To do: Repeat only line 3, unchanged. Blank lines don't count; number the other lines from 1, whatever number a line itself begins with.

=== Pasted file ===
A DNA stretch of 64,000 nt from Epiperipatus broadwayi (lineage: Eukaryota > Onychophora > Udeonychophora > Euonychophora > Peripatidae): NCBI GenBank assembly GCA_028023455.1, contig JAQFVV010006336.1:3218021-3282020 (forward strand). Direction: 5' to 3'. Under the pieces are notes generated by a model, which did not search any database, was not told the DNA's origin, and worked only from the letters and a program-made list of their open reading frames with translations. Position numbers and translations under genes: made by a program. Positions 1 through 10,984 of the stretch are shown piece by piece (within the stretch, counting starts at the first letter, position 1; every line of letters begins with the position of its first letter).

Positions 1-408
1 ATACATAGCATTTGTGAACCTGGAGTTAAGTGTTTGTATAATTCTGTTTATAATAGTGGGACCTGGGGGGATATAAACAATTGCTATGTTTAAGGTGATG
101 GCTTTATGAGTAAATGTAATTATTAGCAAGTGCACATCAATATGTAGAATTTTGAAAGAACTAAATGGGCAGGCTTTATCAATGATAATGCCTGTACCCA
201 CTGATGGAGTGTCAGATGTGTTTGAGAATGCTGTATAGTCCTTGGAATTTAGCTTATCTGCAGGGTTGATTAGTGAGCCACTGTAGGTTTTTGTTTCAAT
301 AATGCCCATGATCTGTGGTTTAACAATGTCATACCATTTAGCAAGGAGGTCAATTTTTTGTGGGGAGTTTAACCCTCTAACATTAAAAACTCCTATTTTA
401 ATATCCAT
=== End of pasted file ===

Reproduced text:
1 ATACATAGCATTTGTGAACCTGGAGTTAAGTGTTTGTATAATTCTGTTTATAATAGTGGGACCTGGGGGGATATAAACAATTGCTATGTTTAAGGTGATG